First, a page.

Visiting the Archives: Or, Parker McKenzie Is the Ghost of My Next Book
I'm delighted to post this today from friend-of-the-blog Jennifer Graber, Professor of Religion at the University of Texas, previously interviewed on the blog here, and author (among other things) of a stunning article on religion, war, and violence, which I blogged about here. Jen was recently at the Oklahoma Historical Society, researching her next book, and sent this dispatch on researching Kiowa history.
by Jennifer Graber
McKenzie, a Kiowa linguist, lived to be 101 years old. After his death in 1999,
McKenzie’s family donated his papers to the Oklahoma Historical Society. The 34
boxes contain notes from McKenzie’s work to create a Kiowa alphabet and his
publications on Kiowa vocabulary.
by Jennifer Graber
Parker McKenzie's account of naming andfamily connections for Tonekeuh (Good Talk), a Kiowa prisoner-of-war atFort Marion in Saint Augustine, Florida in the 1870s
His papers also contain notes on Kiowa history. McKenzie collected articles by professional historians, as well oral histories from his relatives that McKenzie transcribed and translated. The articles and the oral histories serve a corrective purpose. For instance, one folder in the collection includes an article on Kiowa drawing by a respected Smithsonian anthropologist. McKenzie scribbled corrections in the margins, offering alternative translations of Kiowa names and providing different dates for particular events. Another folder contains a 1949 interview with his mother, in which McKenzie recorded her perspective on an 1871 violent encounter that most historians call the Warren Wagon Train massacre. McKenzie’s account is titled “Qajai et Topai de Hejega,” translated literally as, “Chiefs they them imprisoned story.”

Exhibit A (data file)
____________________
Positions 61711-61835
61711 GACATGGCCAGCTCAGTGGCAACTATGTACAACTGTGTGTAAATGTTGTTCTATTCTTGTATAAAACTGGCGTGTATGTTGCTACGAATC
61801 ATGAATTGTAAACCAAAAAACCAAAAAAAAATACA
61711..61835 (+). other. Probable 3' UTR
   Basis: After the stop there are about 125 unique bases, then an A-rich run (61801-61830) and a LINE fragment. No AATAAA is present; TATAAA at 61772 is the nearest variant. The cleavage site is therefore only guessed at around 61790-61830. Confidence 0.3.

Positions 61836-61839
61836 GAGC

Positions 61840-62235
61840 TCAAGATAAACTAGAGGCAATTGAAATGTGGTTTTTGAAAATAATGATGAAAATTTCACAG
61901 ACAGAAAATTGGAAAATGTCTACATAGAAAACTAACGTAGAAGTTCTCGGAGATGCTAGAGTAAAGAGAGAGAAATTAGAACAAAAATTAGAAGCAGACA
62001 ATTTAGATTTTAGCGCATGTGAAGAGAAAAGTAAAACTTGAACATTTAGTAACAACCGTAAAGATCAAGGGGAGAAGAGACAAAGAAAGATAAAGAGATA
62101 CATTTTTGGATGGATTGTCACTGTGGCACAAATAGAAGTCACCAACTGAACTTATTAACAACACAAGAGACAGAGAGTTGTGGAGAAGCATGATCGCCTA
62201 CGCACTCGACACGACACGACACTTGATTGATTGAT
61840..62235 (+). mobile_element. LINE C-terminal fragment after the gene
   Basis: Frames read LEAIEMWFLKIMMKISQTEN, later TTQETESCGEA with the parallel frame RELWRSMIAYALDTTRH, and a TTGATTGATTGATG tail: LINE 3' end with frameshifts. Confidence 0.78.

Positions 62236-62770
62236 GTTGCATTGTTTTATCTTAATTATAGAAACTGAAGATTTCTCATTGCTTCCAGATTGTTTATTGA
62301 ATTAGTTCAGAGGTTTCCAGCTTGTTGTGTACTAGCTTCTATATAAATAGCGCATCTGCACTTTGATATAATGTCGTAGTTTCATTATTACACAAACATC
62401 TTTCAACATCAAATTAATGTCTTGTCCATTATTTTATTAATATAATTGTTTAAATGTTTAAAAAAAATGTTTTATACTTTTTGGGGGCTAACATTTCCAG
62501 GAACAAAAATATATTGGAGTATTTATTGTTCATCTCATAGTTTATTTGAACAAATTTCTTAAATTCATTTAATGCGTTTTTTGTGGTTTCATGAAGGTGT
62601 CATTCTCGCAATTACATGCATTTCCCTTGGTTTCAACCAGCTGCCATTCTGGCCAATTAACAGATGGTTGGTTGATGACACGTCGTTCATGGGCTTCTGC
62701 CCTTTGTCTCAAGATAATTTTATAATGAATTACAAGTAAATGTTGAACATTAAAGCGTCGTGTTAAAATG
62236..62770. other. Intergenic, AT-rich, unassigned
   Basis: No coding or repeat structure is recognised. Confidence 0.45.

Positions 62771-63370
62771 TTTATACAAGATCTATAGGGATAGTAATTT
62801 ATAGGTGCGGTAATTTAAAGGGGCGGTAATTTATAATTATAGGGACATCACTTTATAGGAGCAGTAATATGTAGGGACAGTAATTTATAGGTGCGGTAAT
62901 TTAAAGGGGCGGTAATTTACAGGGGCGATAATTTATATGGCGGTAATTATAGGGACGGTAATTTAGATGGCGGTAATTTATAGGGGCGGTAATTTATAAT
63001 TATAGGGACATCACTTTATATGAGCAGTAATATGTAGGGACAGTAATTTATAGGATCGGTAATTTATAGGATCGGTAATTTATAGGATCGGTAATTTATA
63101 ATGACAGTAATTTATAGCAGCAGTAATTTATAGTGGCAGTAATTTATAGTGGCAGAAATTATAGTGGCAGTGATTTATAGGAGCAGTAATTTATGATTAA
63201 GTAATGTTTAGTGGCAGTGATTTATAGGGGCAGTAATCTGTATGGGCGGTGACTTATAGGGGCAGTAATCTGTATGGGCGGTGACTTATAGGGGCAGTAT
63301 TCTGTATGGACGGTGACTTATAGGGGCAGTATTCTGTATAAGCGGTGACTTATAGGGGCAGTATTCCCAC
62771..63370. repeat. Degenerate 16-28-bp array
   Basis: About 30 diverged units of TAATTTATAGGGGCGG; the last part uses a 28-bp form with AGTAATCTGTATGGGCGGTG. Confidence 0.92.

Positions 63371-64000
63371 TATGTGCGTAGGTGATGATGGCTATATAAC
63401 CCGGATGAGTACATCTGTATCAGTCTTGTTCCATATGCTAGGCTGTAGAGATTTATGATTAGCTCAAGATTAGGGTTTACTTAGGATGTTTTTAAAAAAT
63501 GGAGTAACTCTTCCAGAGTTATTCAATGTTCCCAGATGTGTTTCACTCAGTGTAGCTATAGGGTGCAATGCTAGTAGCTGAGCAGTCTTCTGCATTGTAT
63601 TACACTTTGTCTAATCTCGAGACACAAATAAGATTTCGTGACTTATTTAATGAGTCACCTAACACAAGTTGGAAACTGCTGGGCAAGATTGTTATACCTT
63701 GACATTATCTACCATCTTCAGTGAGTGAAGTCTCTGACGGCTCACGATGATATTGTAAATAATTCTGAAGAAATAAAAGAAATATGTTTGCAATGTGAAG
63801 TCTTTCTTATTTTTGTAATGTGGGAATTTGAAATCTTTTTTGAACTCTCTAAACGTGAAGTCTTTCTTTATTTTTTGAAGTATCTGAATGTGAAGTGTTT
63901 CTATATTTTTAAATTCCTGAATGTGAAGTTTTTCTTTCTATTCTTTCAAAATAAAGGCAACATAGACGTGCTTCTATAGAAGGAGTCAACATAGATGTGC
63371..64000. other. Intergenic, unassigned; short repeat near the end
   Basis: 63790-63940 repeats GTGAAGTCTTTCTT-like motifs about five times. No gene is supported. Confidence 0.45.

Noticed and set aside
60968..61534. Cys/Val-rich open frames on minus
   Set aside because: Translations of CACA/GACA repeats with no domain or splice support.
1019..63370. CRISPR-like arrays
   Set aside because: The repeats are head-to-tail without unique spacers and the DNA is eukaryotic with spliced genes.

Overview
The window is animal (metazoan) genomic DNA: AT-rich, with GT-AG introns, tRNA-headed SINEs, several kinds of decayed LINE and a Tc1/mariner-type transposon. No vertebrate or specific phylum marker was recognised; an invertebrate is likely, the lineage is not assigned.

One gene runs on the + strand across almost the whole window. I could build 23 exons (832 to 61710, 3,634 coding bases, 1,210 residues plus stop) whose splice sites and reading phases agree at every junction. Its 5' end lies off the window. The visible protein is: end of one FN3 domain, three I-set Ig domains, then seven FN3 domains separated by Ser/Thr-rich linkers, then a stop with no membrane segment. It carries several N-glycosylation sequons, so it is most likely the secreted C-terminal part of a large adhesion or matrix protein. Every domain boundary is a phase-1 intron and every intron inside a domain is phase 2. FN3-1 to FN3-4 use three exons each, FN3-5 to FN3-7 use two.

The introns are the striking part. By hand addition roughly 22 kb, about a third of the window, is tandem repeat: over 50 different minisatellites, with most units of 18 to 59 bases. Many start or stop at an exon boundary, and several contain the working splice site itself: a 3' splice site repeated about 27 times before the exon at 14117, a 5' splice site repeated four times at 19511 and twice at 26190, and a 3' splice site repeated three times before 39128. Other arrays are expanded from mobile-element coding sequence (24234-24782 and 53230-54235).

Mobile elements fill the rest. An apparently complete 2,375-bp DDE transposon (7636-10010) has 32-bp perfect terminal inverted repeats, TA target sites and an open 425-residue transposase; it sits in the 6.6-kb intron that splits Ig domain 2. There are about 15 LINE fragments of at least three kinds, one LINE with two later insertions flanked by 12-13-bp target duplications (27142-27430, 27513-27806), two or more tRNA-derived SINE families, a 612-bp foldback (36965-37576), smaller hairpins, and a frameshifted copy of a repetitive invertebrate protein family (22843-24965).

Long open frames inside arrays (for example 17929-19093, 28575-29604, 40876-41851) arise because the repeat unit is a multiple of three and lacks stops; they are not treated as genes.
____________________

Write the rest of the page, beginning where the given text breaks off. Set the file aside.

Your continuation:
After three days in the archives at the Oklahoma Historical Society, McKenzie’s corrective efforts left me unsettled. Isn’t it inevitable that I will end up as one more in a long line of non-Kiowa historians who McKenzie needs to correct? Won’t he be the ghost, looming over my shoulder, scribbling corrections in my margins?
Maybe so. While my experience working through Parker’s papers certainly unnerved me, I have decided to welcome the ghost. By way of McKenzie’s life-long work and his family’s generosity, historians like me have one more way to access alternative accounts of the Kiowa story. I can sort through his notes, often collected on the back of old calendars and tax returns, in which McKenzie carefully recorded his understanding of who is related to whom, of what names meant and how people received them, and of the ways that Kiowas tell their stories that other historians have obscured.
I figure that this ghost will exhaust me. Perhaps out of nervousness, but hopefully out of the scholarly pursuit of data, I will seek out every possible source that gets at Kiowa perspectives. I’ll check every name. Every date. Every family connection. I’m sure I’ll get something wrong. But maybe this ghost will prompt me to get at least a few more things right. So, welcome to my book, take a rest on my shoulder, Parker McKenzie!